Welcome to my blog, where a 30-something couple from the UK renovate and extend an old cottage, build some outbuildings, raise some hens and grow firewood trees and vegetables on our Acre in Hampshire. It's a bit like a smallholding but without too many animals, so we call it a homestead - living within our means, relying on ourselves and having a wonderful life!


Monday, 16 February 2015


If we are to judge a week in terms of the number of long term aspirations finally achieved, this one was pretty spectacular. I'll rewind about five years to take up the tale...

Ever since I developed a fascination for homesteading (my catch-all Americanism for a self reliant lifestyle on a bit of land - growing stuff, building things and generally going against the grain of modern life) I've hankered after a tractor. Why? Just think of the jobs you could do with one! Mowing, lifting heavy things, pulling logs out of the woods, splitting those logs with the hydraulics, towing trailers, scraping earth in about a dozen different ways, dragging things - I could go on. I really wanted a tractor.

However, the realities of living in a small terraced house in Berkshire meant that, had I bought even the teeniest of teeny tractors, I wouldn't even have been able to get it into our postage-stamp sized garden.

Fast forward to our current (and amazing) home. Loads of space (and jobs) for a tractor. For reasons that I'm yet to quite fathom, a proper tractor seemed to slip out of my mind - perhaps the excitement of moving pushed it down my list of dreams! I bought a great little John Deere ride-on mower which has more than paid for itself - our land is mostly grass for now - but it was a bit of a one trick pony. It could mow, and tow a small trailer, but not much else. Plus, it used a lot of fuel in it's 18HP petrol engine.

So thoughts turned to a tractor again. The catalyst was having the last order of oak for the Barn - those beams are HEAVY - moving and lifting them was possible, but only just. A strained back at this stage would pretty much cancel our wedding this summer (no back equals no barn building equals no wedding venue) - so I decided to act.

After a number of months of searching (and a poor attempt by somebody to scam me out of two month's wages on eBay...) I found the perfect little tractor at a dealership in the Midlands.

She is a Kubota BX2200 - a little 22HP three cylinder diesel, but a proper tractor nonetheless. It has hydraulic transmission, a mid-mount mower deck, three separate hydraulic circuits, a rear linkage that will lift half a ton, mid and rear PTOs and is ready to be road registered. It only has 500-ish hours on the clock - barely run in for a Kubota.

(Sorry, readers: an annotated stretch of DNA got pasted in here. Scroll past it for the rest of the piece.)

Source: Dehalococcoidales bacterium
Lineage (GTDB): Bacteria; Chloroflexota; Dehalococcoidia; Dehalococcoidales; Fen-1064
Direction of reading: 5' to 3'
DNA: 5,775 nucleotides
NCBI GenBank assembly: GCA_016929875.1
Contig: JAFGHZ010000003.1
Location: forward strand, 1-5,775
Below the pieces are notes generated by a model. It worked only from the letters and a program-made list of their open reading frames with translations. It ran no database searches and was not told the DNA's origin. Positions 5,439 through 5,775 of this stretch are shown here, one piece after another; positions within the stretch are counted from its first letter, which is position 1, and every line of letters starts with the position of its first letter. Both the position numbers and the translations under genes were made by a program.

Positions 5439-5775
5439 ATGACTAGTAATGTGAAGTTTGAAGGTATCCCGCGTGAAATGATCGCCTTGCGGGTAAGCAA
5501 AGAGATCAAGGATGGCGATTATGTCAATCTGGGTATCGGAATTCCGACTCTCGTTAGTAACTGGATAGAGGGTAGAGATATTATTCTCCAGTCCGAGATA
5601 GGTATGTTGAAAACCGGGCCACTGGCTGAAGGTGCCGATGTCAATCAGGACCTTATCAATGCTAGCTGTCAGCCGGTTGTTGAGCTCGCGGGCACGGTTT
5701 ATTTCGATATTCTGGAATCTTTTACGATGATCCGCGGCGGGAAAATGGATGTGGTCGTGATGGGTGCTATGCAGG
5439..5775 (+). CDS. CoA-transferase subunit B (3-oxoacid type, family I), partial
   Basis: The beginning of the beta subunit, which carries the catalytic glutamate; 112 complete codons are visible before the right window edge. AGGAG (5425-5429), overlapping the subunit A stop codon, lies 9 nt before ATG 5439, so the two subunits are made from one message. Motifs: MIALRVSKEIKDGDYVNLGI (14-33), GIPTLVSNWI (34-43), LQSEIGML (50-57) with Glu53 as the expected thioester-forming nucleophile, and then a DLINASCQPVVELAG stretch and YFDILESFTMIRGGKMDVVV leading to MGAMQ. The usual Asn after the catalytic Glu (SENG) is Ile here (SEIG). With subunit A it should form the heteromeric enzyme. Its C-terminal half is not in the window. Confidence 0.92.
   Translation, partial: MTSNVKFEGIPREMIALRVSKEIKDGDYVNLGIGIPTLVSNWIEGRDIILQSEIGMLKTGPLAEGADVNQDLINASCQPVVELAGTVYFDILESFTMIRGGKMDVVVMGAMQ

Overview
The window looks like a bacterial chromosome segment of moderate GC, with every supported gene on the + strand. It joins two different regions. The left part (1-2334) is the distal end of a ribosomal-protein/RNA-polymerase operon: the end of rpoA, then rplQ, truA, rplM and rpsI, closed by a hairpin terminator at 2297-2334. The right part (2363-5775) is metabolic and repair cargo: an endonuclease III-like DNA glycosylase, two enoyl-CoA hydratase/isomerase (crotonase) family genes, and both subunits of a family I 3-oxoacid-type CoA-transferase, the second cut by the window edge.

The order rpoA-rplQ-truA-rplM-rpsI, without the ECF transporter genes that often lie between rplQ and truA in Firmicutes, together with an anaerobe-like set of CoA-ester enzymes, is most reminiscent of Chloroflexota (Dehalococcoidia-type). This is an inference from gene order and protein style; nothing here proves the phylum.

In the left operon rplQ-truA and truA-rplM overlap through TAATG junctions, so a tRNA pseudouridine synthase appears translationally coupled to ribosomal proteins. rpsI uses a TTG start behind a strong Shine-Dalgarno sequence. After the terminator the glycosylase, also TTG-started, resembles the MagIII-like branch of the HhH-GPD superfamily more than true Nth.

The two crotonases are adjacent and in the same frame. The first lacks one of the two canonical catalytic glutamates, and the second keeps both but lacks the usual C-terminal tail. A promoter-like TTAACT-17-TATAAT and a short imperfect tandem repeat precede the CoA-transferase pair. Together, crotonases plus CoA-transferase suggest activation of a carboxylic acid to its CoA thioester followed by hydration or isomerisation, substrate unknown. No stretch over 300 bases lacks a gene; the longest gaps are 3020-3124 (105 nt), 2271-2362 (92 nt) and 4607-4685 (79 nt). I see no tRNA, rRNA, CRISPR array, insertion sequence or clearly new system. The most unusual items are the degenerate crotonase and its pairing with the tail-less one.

The first attachment I've bought is a set of folding pallet forks - primarily for oak beams but also to be used for logs. Here she is earning her keep - moving a big pallet of freshly split ash logs down to the house.

I've also used the tractor to move the oak beams about on the slab - it's great being able to pick up three beams at once and lift them straight onto the saw horses for processing.

The barn is racing along - helped by a bit of process management advise! All the working drawings are on my Macbook, so whenever I needed a dimension I had to walk from the slab to the house and check on the drawings. Why I didn't think to print some working drawings sooner I'll never know! Anyway, I've now got a load of laminated and dimensioned plans like these to refer to;

This was the bit I finished this weekend - the covered storage are accessed from the garage. With another couple of dry days forecast next weekend, I should be able to finish about half of the uprights for the building... watch this space!

Sunday, 8 February 2015

From Forest to Fence

Thanks to my future brother-in-law Luke for the title to this blog entry - seeing as he helped with the manual effort I think he has earned naming rights!

In our apparently never-ending quest to make our boundary dog proof, we needed to sort out the cleft rail fence close to where we park the cars. This lovely new fence had replaced a horrid old half-round effort that we inherited from the previous occupants; although it was much prettier, dogs could still jump through from both directions.

Spurred on by the success of the resaw jig I'd make for the bandsaw, another trip into our permissive woods was in order. The chainsaw started first time after a couple of months of inactivity, and five minutes later we had these Ash logs - both about a foot round and three feet long.

Onto the resaw jig, and through the bandsaw they go...

...before they are planked into 10mm thick boards.

The quality control is still somewhat lacking - it is quite hard to keep the log upright and against the fence - the natural drift of the bandsaw will try and push things out of kilter. Anyway, this was perfectly good enough for some three-inch wide boards for the fence.